|Burrin, Douglas - Doug|
|Van Goudoever, Johannes|
Submitted to: American Journal of Clinical Nutrition
Publication Type: Peer Reviewed Journal
Publication Acceptance Date: 2/27/2003
Publication Date: 9/1/2003
Citation: BURRIN, D.G., STOLL, B., CHANG, X., VAN GOUDOEVER, J.B., FUJII, H., HUTSON, S., REEDS, P.J. PARENTERAL NUTRITION RESULTS IN IMPAIRED LACTOSE DIGESTION AND HEXOSE ABSORPTION WHEN ENTERAL FEEDING IS INITIATED IN INFANT PIGS. AMERICAN JOURNAL OF CLINICAL NUTRITION. 2003. v. 78. p. 461-470. Interpretive Summary: Doctors often put prematurely born babies on an intravenous feeding method called total parenteral nutrition (TPN), because they can't digest food given by mouth. Many studies have shown that after babies are fed by TPN for awhile, their gut shrinks to half the size it would have been if they were fed by mouth. We wanted to know whether, despite the fact the gut is so much smaller after a period of TPN, it is able to function normally. Since piglets are good animal models to study infant digestion, we took two groups of piglets and fed one group by TPN and the other by mouth with a formula, for about a week. Then we gave both groups formula by mouth. We wanted to know whether the TPN-fed group could digest and absorb nutrients as well as the other group. We put substances called tracers in the formula so we could trace the pigs' rates of digestion and absorption. We found that the protein was digested normally and the amino acid absorption rate was relatively normal in the TPN-fed group. However, the TPN-fed pigs only digested half the lactose intake relative to the other group. Also, they couldn't absorb all the glucose produced by the lactose digestion. Therefore, there was a defect in the carbohydrate digestion and absorption processes. For some time, it has been believed that being born prematurely causes babies to have a problem absorbing lactose, which can lead to serious illness. Our results suggest that this problem may not only be due to the fact the babies are born prematurely, but possibly because they were fed by TPN for a period of time before they were fed by mouth. This is information could lead to new feeding strategies to prevent feeding problems in premature infants.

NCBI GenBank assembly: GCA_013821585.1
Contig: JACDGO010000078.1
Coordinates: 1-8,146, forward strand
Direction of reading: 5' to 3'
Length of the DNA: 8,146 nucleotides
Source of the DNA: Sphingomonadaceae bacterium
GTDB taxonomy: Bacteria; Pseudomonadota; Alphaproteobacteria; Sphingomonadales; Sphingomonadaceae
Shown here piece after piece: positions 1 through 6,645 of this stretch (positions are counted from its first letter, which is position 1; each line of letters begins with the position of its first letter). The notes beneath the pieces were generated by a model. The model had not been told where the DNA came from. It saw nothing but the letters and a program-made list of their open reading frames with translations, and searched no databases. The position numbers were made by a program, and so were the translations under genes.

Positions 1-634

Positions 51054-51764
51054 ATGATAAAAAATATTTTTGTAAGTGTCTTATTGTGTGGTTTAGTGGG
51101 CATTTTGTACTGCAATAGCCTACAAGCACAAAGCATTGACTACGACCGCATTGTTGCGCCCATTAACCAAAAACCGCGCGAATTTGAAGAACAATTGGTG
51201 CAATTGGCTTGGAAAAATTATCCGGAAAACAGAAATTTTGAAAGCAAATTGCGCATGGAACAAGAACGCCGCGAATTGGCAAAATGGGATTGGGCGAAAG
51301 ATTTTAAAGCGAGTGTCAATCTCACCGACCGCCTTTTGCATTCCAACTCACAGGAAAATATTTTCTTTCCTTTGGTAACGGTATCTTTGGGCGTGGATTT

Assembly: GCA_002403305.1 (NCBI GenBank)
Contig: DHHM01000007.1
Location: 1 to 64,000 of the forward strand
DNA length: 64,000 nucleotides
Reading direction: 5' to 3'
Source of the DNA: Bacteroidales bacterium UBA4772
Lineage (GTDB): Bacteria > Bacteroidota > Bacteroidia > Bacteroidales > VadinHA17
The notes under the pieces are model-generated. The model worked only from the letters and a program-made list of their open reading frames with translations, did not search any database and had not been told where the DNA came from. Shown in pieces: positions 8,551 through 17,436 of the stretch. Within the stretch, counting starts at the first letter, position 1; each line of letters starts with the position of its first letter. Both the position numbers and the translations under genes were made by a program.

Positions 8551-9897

Technical Abstract: BACKGROUND: Preterm infants often receive total parenteral nutrition (TPN) before enteral feeding. Although TPN has been linked to mucosal atrophy, its effects on intestinal digestion, absorption, and metabolism are unknown. OBJECTIVE: Our aim was to determine the effects of TPN on rates of intestinal nutrient absorption and metabolism in infant pigs after initiation of enteral feeding. DESIGN: Piglets were surgically implanted with catheters in the carotid artery, jugular vein, portal vein, and duodenum; an ultrasonic blood flow probe was inserted in the portal vein. Piglets were given TPN (TPN group) or enterally fed formula (enteral group) for 6 d. On day 7, both groups were enterally fed a milk-based formula, and the net portal absorption and metabolism of enteral [(2)H]glucose and [(13)C]leucine were measured. RESULTS: After enteral feeding began, portal blood flow increased by 27% and 41% above the basal rate in the enteral and TPN groups, respectively; oxygen consumption remained lower in the TPN group. During enteral feeding, the net portal absorption of glucose was lower in the TPN group and that of galactose was not significantly different between the groups; lactate release was higher in the TPN group. Portal absorption accounted for only approximately 37% of galactose intake in both groups. The TPN group had lower net portal absorption of arginine, lysine, threonine, and glycine. The portal absorption of dietary leucine was not significantly different between the groups; the arterial utilization and oxidation of leucine were significantly lower in the TPN group. CONCLUSION: Short-term TPN results in decreased lactose digestion and hexose absorption and increased intestinal utilization of key essential amino acids when enteral feeding is initiated in piglets.